The Fresh Loaf

News & Information for Amateur Bakers and Artisan Bread Enthusiasts

Double fed sweet levain bread

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Skibum's picture
Skibum

Double fed sweet levain bread

My first bake from Ken Forkish's Flower, Water, Salt, Yeast.  Ken says to bake it down dark.  Okay!

This was baked at 475F n a hot covered DO for 20 minutes then uncovered and baked at 475 convection.  After 10 minutes turning at the half, this was the result and though Ken says bake for 20 uncovered, I thought things were dark enough using a convection bake.  This loaf really crackled and hissed once removed from the oven.

I had planned to follow Ken's instructions to the letter, but sometimes life gets in the way.  Uncle skibum had too much medicine the night before starting this project, so instead of starting the levain at 7:00 am as planned it didn't get done until 9:30.  Oops!  The result was that I was too tired to shape at the end of the day, so the dough went into the fridge in bulk to be shaped, proofed and baked the next day.

Forkish has a most interesting take on adjusting your flavouring by adjusting the levain -- neat concept!

I halved this recipe and the loaf still had so much volume, my bread knife was nearly not long enough!

Now I'm sure my overnight bulk in the fridge changed the flavour profile, this is a tasty bread with an almost creamy crumb.

Next up is Ken's Walnut Levain Bread and the starter was mixed by 8:00 am, so I should be able to exactly follow the schedule today.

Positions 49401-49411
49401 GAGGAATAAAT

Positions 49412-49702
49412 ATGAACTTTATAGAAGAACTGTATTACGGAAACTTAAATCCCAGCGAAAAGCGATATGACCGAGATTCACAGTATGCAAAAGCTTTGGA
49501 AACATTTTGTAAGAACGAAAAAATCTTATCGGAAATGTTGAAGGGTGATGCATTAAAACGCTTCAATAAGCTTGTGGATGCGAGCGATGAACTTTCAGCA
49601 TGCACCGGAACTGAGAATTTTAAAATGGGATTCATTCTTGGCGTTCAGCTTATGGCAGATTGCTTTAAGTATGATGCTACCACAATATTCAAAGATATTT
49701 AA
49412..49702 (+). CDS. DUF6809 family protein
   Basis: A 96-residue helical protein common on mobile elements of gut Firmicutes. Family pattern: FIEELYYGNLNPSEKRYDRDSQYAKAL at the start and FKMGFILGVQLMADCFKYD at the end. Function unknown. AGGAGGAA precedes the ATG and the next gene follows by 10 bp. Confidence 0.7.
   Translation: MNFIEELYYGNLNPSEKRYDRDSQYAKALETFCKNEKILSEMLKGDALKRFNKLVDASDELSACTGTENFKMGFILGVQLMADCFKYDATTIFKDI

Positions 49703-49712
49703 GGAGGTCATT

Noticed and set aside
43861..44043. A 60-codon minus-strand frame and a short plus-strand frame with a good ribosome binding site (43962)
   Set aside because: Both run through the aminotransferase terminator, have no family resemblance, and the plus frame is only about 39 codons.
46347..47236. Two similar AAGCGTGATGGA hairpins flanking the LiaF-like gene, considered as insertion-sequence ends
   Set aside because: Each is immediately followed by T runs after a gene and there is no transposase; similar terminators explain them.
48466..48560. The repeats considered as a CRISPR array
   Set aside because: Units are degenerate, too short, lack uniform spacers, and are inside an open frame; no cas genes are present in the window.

Happy baking !  Brian

Comments

Janetcook's picture
Janetcook

Brian,

What a beautiful loaf!!!  Did the crust taste burned at all?  I love the contrast between the light and the dark.  Really quite stunning. 

Like you, the breads I bake have to be flexible :)  One of the main things I have learned here (TFL) is how to use the refrigerator to do that.  Works like a charm and I find that loaves that are refrigerated a bit prior to baking spring really nicely when baked right out of the refrig.

Thanks for the post.

Janet

Skibum's picture
Skibum

crust didn't taste burnt at all but it surely did have a nice crunch.  After 10 minutes uncovered on convection I was scared I would turn this loaf into a cinder.  Even half of Forkish's recipes produce an enormous loaf of bread for a single skibum, so I may have to scale to 1/3 next bake and I have a feeling my neighbours will be happy later today . . .

Regards, Brian

dabrownman's picture
dabrownman

'Boldy Baked' where few dare to tread!  Your bread shoild be baked dark as Forkish says be dark because it is a sweeter bread that will naturally be darker without tasting burnt.  Your example is spectacular inside and out.  I'm guessing the falavor wasn;lt miuch dfferent in your bulk retarted bread than the original.  Well done.

 make a sweet multigrain Challah in a tin - not braided that bakes up very dark and doesn't taste burnt at all either.  Best tasting crust we have ever managed.  This was done in a the Magnaware Magnalite Turkey Roaster.

Great baking Brian - your CI combo cooker is a great piece of baking equipment.  Are you gloing to join in Karin's Challenge?

Different bake same bread sane color

Skibum's picture
Skibum

really does have a nice flavour.  That Lodge CI combo cooker was certainly money well spent based on the nice bake results I am getting.

I would be interested in joining Karin's challenge, but seem to have missed that post and wil have a look for it.

Regards, Brian

hanseata's picture
hanseata

I'm in the crusty, boldly baked camp, too. Very nice looking loaf! I am quite fascinated by Forkish's breads, too, so far the Overnight Blondie is my favorite.

My challenge is to recreate a fascinating bread I had at Cecilienhof Palace in Potsdam, rye sourdough with a lot of grains. I would be happy if you would join, Brian.

Karin

isand66's picture
isand66

Beautiful looking bake Brian.  I too love a boldly baked crust and this one certainly has it. 

Another reason Thor me to start reading this book already :)

Cheers,

Ian